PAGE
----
Fifteen years after nearly being annihilated by Saddam Hussein, almost half of Iraq’s fabled marshlands of Mesopotamia, considered by some to be the original Garden of Eden, have regained their 1970s extent, thanks to a multi-million dollar programme managed by the UN Environment Programme (UNEP).
Satellite images and analysis released by UNEP today showed that almost 50 per cent of the total area, one of the world’s largest wetland ecosystems, had been re-flooded with seasonal fluctuations, in sharp contrast to agency images in 2001 that revealed that 90 per cent of the Marshlands had already been lost.
They were ravaged by a vast drainage operation carried out by Mr. Hussein after the 1991 Persian Gulf War in one of Iraq’s major environmental and humanitarian disasters, with the desertification of millennia-old wetlands, displacement of much of the indigenous population and destruction of a unique cultural heritage.
Once totalling almost 9,000 square kilometres, the Marshlands dwindled to just 760 square kilometres in 2002 and experts feared they could disappear entirely by 2008.
As the regime fell in 2003, people began to open floodgates and break down the embankments that had been built to drain the Marshlands. Re-flooding has since occurred in some, but not all, areas. The rehabilitation project – Support for Environmental Management of the Iraqi Marshlands – which includes a series of local community-led campaigns, is funded by Japan and managed by UNEP.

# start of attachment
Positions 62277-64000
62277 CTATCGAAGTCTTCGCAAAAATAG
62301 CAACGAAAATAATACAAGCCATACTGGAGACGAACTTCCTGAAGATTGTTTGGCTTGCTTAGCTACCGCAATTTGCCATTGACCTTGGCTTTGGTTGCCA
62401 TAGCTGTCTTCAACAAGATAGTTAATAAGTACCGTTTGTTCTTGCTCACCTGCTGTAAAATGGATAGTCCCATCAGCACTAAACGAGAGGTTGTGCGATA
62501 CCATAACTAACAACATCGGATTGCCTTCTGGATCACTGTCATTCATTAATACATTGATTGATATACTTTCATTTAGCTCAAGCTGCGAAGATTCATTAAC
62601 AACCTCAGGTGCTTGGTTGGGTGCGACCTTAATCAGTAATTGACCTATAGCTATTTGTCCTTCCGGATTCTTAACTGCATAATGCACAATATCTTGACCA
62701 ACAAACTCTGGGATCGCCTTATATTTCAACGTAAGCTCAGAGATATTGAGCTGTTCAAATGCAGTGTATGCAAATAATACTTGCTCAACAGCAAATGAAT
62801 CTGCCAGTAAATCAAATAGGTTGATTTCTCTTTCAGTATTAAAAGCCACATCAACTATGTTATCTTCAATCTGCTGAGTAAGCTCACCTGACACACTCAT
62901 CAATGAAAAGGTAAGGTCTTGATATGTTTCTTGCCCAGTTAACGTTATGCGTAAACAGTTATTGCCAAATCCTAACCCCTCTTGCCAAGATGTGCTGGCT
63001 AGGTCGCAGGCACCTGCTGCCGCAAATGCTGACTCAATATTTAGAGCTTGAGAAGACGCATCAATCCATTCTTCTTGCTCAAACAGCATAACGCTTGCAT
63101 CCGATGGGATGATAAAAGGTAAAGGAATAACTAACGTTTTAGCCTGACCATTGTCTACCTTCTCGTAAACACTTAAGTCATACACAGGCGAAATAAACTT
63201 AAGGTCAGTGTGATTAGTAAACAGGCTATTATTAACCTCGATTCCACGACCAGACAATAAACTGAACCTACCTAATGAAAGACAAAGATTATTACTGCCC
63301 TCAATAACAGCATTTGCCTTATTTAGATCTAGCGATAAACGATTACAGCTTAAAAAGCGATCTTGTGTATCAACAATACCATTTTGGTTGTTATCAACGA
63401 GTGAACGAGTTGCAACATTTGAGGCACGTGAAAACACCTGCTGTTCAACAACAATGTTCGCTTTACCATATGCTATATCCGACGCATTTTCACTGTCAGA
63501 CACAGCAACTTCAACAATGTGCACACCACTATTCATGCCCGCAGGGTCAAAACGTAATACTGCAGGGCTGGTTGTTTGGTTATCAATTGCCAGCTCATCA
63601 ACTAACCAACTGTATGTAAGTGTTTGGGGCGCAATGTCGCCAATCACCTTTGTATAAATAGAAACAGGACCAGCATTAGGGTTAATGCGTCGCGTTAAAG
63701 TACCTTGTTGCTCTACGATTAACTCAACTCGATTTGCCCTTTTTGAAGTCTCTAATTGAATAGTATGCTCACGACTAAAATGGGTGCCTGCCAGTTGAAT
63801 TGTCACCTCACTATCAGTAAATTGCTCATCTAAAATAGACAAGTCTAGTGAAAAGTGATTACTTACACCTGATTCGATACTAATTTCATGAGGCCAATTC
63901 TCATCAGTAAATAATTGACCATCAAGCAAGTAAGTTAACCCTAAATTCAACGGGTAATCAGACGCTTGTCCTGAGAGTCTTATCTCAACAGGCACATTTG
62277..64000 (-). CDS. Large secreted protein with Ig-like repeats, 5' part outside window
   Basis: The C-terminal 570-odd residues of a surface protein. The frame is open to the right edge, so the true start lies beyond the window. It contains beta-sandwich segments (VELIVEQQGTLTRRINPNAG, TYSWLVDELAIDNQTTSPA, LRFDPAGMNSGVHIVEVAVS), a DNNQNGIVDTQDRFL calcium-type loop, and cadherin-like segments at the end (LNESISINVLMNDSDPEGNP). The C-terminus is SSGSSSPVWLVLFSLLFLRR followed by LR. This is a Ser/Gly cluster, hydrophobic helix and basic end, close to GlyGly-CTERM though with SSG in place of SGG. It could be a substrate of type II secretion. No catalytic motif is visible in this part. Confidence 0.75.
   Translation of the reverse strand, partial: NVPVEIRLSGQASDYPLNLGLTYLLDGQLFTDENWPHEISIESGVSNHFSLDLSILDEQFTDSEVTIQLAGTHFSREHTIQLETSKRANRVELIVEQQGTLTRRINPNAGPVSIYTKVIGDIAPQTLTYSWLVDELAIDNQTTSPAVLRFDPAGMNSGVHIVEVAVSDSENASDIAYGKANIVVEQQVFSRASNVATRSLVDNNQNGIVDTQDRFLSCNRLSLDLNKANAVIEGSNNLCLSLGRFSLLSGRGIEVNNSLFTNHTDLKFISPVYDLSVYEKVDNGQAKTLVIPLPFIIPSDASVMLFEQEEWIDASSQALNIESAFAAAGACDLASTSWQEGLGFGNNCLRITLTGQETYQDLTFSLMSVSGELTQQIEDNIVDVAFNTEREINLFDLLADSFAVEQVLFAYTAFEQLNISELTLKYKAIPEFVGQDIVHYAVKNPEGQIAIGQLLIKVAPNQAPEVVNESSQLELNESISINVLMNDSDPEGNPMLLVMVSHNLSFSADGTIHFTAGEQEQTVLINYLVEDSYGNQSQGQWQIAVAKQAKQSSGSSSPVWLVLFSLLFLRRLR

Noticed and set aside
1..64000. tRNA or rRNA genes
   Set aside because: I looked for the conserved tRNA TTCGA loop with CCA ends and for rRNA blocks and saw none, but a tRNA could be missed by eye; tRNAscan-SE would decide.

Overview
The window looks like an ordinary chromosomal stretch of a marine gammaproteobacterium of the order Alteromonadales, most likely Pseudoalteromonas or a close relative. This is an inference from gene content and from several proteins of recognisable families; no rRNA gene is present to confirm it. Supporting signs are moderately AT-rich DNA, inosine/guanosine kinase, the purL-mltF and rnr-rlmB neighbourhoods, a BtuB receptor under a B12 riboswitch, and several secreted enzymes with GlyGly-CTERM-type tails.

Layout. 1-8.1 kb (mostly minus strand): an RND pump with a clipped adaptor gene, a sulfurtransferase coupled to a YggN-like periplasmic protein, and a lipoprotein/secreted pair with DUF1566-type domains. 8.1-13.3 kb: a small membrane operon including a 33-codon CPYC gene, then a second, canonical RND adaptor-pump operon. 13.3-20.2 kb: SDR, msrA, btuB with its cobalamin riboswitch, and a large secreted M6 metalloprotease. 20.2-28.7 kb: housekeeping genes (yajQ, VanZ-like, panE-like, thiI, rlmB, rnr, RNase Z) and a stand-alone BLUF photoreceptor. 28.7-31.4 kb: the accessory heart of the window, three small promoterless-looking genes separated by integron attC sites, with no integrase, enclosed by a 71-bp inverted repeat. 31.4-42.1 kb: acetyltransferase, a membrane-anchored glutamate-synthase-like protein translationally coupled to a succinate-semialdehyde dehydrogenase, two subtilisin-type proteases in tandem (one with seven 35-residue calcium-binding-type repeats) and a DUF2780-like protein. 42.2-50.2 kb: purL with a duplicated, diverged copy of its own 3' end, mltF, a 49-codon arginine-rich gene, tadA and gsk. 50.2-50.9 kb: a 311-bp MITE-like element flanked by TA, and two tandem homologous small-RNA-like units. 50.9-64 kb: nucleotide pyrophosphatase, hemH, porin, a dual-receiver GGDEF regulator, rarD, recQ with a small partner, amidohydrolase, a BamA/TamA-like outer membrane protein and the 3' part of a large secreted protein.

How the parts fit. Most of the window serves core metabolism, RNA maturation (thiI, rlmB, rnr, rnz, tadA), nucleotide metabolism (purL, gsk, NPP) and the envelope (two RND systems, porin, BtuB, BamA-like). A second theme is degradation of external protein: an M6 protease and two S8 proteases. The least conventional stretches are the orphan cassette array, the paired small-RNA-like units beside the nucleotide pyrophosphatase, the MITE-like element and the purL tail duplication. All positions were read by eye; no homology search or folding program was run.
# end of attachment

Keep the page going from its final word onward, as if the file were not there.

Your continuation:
Up to 22,000 people living in the area are now getting access to safe drinking water and 300 Iraqis have been trained in marshland management techniques and policies, UNEP said today. The programme aims eventually to provide clean water for up to 100,000.
The results of the project’s first phase will be presented to a meeting of high-level Iraqi officials, local community leaders and international donors in Kyoto, Japan, tomorrow.
By the middle of 2006, 23 kilometres of water distribution pipes and 86 common distribution taps had been installed. A sanitation system pilot project is being implemented in the community of Al-Chibayish where inhabitants are facing health hazards from discharges of untreated wastewater to a nearby canal.
“The key to the success of this project has been the solid cooperation with Ministries of Environment and Municipalities and Public Works, southern Governorates, local communities, and NGOs (non-governmental organizations), and dedication of many Iraqis,” Per Bakken, Director of the UNEP International Environmental Technology Centre said.